"Other jurisdictions would permit companies limited by guarantee so in some instances you may have missed opportunities that you could have otherwise encountered. And the other amendments are basically tidying up to make sure that the regulator has the controls in place that are desirable from their point of view," Thompson noted.
"The changes are mainly enhancements. The most significant one from a private practitioner's point of view is you can now form companies limited by guarantee rather than companies limited by shares, so that you can have a private trust company which doesn't have an ownership structure on top of it."
Thompson believes these changes couldn't come at a better time. The amendments allow for private trust companies limited by shares or by guarantee, with a minimum share capital or guarantee of $5,000. Previously, only companies limited by shares could qualify as private trust companies.
This change eliminates the need for a holding structure for the shares of a private trust company such as a purpose trust or a foundation, potentially simplifying trust structures and reducing costs.
Before the changes, the responsibility for notifying the inspector of a change in registered representative fell with the private trust company under the act. A private trust company would be exempt from the requirement to obtain a business license provided that the criteria to qualify as a private trust company are met.
"I think it comes at an important time because a lot of clients now are looking at private trust companies and this gives them one other option to consider, having the company limited by guarantee rather than strictly just by shares. So I think it comes at a good time because we are seeing an increase in inquiries regarding private trust companies," Thompson added.

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News Article
Two more companies seek oil licenses

The government is considering applications from two oil companies that are seeking exploration and production licenses to search for oil in waters north of Grand Bahama.
Bahamas Petroleum and Atlantic Petroleum have applied to the government for eight licenses for territory covering an area of around 5.4 million acres.
Minister of the Environment and Housing Kenred Dorsett and Bahamas Petroleum Company Limited (BPC), confirmed that the companies are separate and apart from any exploratory efforts being undertaken by BPC, which currently has five active exploratory licenses in the southern Bahamas, close to the border with Cuba.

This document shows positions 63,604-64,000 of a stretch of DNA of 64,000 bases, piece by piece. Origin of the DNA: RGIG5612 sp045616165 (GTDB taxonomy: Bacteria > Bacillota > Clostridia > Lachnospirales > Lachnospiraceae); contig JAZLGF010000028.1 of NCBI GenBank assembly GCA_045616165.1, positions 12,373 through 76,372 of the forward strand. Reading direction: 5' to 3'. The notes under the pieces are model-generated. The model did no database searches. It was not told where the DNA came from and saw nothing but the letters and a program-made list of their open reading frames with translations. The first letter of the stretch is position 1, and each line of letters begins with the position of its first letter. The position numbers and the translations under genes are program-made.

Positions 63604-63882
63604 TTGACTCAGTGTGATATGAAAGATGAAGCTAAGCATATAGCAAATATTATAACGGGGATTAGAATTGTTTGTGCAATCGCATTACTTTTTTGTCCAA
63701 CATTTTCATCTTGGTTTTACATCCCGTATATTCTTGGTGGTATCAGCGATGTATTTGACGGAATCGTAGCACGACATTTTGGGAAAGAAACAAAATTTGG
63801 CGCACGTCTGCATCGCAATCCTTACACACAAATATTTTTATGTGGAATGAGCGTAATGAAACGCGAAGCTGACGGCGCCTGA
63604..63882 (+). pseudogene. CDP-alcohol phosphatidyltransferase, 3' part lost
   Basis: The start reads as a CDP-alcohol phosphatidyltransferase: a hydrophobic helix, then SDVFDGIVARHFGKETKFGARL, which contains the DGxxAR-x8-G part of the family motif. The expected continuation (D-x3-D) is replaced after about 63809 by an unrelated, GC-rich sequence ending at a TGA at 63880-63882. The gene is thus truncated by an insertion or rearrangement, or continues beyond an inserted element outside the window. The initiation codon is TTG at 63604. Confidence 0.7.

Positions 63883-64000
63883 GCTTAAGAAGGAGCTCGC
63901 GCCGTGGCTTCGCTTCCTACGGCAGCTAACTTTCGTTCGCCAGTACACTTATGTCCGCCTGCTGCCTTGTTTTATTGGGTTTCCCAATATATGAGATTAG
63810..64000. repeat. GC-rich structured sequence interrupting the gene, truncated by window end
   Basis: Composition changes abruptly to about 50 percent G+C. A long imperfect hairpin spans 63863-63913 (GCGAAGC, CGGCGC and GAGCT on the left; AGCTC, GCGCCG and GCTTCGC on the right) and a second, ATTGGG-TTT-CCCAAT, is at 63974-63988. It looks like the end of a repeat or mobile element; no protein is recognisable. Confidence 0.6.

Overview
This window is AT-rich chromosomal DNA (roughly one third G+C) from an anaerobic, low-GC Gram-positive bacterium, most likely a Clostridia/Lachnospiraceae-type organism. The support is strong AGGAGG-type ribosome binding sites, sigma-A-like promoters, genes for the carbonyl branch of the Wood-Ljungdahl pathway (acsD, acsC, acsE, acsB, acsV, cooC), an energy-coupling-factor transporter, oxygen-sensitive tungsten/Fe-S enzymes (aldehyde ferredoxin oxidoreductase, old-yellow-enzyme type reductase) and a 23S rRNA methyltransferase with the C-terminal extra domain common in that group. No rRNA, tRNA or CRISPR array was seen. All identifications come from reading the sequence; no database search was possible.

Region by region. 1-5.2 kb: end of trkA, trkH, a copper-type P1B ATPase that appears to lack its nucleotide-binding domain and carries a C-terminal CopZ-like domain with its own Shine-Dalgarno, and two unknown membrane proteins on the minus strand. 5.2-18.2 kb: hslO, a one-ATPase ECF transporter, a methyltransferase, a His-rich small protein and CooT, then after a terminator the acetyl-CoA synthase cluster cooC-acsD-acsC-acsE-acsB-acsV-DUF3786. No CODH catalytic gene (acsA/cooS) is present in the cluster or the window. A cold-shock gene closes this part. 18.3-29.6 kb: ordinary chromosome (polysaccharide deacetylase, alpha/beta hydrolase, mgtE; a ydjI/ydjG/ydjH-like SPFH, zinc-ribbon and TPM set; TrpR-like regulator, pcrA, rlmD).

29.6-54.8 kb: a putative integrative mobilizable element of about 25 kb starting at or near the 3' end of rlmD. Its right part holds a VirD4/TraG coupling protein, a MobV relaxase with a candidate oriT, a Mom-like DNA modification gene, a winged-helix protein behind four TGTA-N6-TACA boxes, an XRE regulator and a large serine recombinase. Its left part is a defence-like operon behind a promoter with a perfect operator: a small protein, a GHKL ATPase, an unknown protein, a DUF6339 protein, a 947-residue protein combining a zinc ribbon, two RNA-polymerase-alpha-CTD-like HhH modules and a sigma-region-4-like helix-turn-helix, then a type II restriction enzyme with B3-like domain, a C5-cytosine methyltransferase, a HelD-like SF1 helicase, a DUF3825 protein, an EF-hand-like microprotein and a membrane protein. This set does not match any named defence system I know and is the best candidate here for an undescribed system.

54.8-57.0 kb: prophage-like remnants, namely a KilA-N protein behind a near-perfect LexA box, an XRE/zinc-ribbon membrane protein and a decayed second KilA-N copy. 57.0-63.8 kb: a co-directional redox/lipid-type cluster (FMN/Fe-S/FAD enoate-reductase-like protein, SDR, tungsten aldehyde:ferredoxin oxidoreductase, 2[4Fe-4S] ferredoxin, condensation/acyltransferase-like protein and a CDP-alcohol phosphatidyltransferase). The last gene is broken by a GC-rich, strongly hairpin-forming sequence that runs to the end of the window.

Dorsett said that the government is now seeking public feedback on the proposed licenses, according to the law.
"We look at each applicant on its merits and make decisions based on each application, and I think that's what has historically been done. BPC are the only ones who have been issued a license, at present, but there are others who have, in this instance, made an application, but they've not been licensed. The law requires a process and the areas involved have to be gazetted."
Dorsett did not say whether the government is minded to approve the licenses.
Permanent Secretary Camille Johnson said that there is a "nexus" between the two companies, Atlantic Petroleum and Bahamas Petroleum, although it is unclear in what regard at this stage.
According to filings before the United States Securities and Exchange Commission (SEC) in July 2010, a company called Offshore Petroleum Corp (OFC) listed companies called Atlantic Petroleum Limited and Bahamas Exploration Limited as subsidiaries.
While it is unclear if there is a connection between this subsidiary and Atlantic Petroleum, and if Bahamas Exploration Limited and Bahamas Petroleum Limited may, in fact, be one and the same, OFC said that its objective was to "explore and, if warranted, develop the area covered by eight licenses to be granted by the Government of the Commonwealth of The Bahamas".
The filings later stated that there was "no assurance the licenses will be granted".
"We will not list our shares on any exchange, or further pursue the effectiveness of the registration statement of which this prospectus forms a part, until the licenses are received," said OFC.
Guardian Business attempted to reach the company at the phone contact provided, but the number listed, for an office in Fort Lauderdale, was out of service.
The development comes as investors in BPC, which is listed on the Alternative Investment Market (AIM), a sub-market of the London Stock Exchange, continue their efforts to identify a partner who will bring the capital needed to spud an exploratory well in Bahamian waters.
Such a well is necessary to test the results of the data gathered by the company so far, which it says indicate a significant possibility of a major oil find in Bahamian waters.
Last week, Guardian Business reported that BPC's share price has fallen to its lowest level since 2009, as investors questioned whether or not the company will be successful in its "farmout" efforts to find a company to partner with in the drilling initiative.

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News Article
The John Beadle Project at NAGB: April 25th

 



Nassau, Bahamas - Under the Patronage of The
Honourable Dr. Daniel Johnson, Minister of Youth, Sports and Culture,
you are cordially invited to the opening of The John Beadle Project

Thursday April 25th, 2013 7pm - 9pm at The National Art Gallery Of The Bahamas West & West Hill Streets...

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News Article

News Article
Team Bahamas strengthens with Freeport players